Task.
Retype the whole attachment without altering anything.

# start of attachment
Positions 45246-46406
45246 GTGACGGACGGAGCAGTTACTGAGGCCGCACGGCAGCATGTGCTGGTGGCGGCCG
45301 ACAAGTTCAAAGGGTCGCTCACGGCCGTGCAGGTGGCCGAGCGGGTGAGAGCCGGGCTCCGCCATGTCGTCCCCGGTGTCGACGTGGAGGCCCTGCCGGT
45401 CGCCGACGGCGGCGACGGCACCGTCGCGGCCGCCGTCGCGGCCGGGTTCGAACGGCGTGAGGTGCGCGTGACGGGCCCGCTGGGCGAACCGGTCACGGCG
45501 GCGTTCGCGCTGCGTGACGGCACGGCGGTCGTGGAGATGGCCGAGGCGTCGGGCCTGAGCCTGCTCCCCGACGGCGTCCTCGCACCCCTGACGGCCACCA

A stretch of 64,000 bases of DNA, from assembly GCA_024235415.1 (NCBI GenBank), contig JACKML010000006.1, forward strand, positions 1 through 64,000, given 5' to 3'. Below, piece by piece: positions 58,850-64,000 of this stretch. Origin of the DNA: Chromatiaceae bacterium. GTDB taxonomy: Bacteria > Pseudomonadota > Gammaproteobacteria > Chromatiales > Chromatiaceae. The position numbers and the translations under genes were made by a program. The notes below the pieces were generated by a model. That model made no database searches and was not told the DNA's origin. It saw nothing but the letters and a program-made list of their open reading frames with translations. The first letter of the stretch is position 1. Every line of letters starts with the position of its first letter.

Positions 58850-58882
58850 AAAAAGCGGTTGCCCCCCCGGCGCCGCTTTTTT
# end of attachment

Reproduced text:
Positions 45246-46406
45246 GTGACGGACGGAGCAGTTACTGAGGCCGCACGGCAGCATGTGCTGGTGGCGGCCG
45301 ACAAGTTCAAAGGGTCGCTCACGGCCGTGCAGGTGGCCGAGCGGGTGAGAGCCGGGCTCCGCCATGTCGTCCCCGGTGTCGACGTGGAGGCCCTGCCGGT
45401 CGCCGACGGCGGCGACGGCACCGTCGCGGCCGCCGTCGCGGCCGGGTTCGAACGGCGTGAGGTGCGCGTGACGGGCCCGCTGGGCGAACCGGTCACGGCG
45501 GCGTTCGCGCTGCGTGACGGCACGGCGGTCGTGGAGATGGCCGAGGCGTCGGGCCTGAGCCTGCTCCCCGACGGCGTCCTCGCACCCCTGACGGCCACCA

A stretch of 64,000 bases of DNA, from assembly GCA_024235415.1 (NCBI GenBank), contig JACKML010000006.1, forward strand, positions 1 through 64,000, given 5' to 3'. Below, piece by piece: positions 58,850-64,000 of this stretch. Origin of the DNA: Chromatiaceae bacterium. GTDB taxonomy: Bacteria > Pseudomonadota > Gammaproteobacteria > Chromatiales > Chromatiaceae. The position numbers and the translations under genes were made by a program. The notes below the pieces were generated by a model. That model made no database searches and was not told the DNA's origin. It saw nothing but the letters and a program-made list of their open reading frames with translations. The first letter of the stretch is position 1. Every line of letters starts with the position of its first letter.

Positions 58850-58882
58850 AAAAAGCGGTTGCCCCCCCGGCGCCGCTTTTTT